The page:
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Lawmakers, technologists, and thought leaders are facing a once-in-a-generation opportunity to build equity into the digital infrastructure that will power our lives; we argue for a two-pronged approach to seize that opportunity. Artificial Intelligence (AI) is poised to radically transform our world, but we are already seeing evidence that theoretical concerns about potential bias are now being borne out in the market. To change this trajectory and ensure that development teams are focused explicitly on creating equitable AI, we argue that we need to shift the flow of investment dollars. Venture Capital (VC) firms have an outsized impact in determining which innovations will scale, we argue that influencing how these firms allocate the capital in their funds can ensure that issues of equity are top of mind for development teams. To shift the flow of investment dollars, we propose a two-pronged approach that will address two core drivers of the flow of investment: intellectual property (IP) and diversity. Our current IP system incentivizes a lack of transparency in the AI space frustrating attempts by third parties to assess whether AI- powered products and services are inequitable. And the current demographic makeup of VC firms and companies within the AI investment environment are out of sync with the general population, which can have negative downstream effects in terms of bias in AI. To change the existing dynamic, we argue for 1. creating a fifth category of IP for data and AI that would exchange ownership for compliance with a human rights framework and 2. establishing a tax incentive for VC firms graded favorably on our commitment index. Our approach is designed to create an equitable ecosystem of sorts, one that both necessitates and encourages equitable AI from conception to implementation.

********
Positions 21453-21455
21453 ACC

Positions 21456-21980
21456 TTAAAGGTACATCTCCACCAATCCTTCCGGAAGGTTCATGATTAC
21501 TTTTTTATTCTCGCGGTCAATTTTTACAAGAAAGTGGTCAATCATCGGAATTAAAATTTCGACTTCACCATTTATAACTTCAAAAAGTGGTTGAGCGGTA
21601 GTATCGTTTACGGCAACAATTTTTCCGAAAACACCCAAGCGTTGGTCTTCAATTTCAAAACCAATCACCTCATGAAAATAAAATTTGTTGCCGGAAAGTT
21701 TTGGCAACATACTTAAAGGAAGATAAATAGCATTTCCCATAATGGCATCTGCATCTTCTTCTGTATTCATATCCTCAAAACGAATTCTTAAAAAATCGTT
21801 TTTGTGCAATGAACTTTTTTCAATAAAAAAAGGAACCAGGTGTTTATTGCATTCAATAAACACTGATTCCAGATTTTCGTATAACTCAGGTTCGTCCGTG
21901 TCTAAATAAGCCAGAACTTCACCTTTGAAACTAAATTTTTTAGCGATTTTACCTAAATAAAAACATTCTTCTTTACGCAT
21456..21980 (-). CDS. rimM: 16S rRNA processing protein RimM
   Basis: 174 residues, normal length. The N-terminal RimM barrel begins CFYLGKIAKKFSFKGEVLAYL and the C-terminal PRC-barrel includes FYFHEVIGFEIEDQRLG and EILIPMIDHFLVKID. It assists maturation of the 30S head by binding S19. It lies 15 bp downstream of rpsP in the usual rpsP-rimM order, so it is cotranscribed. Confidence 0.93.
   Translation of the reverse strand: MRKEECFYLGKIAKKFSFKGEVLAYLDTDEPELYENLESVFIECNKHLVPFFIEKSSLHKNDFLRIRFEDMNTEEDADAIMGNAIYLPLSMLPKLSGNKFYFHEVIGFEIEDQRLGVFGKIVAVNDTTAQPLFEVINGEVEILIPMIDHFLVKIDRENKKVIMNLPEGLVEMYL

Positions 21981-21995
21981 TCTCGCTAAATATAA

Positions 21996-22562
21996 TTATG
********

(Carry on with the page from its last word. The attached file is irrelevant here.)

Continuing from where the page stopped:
Artificial Intelligence, intellectual property, IP, AI, equity, Venture Capital, human rights, Machine Learning, data bias, diversity & inclusion, two-pronged approach, discrimination, demographic representation, tax adjustment

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Michigan Technology Law Review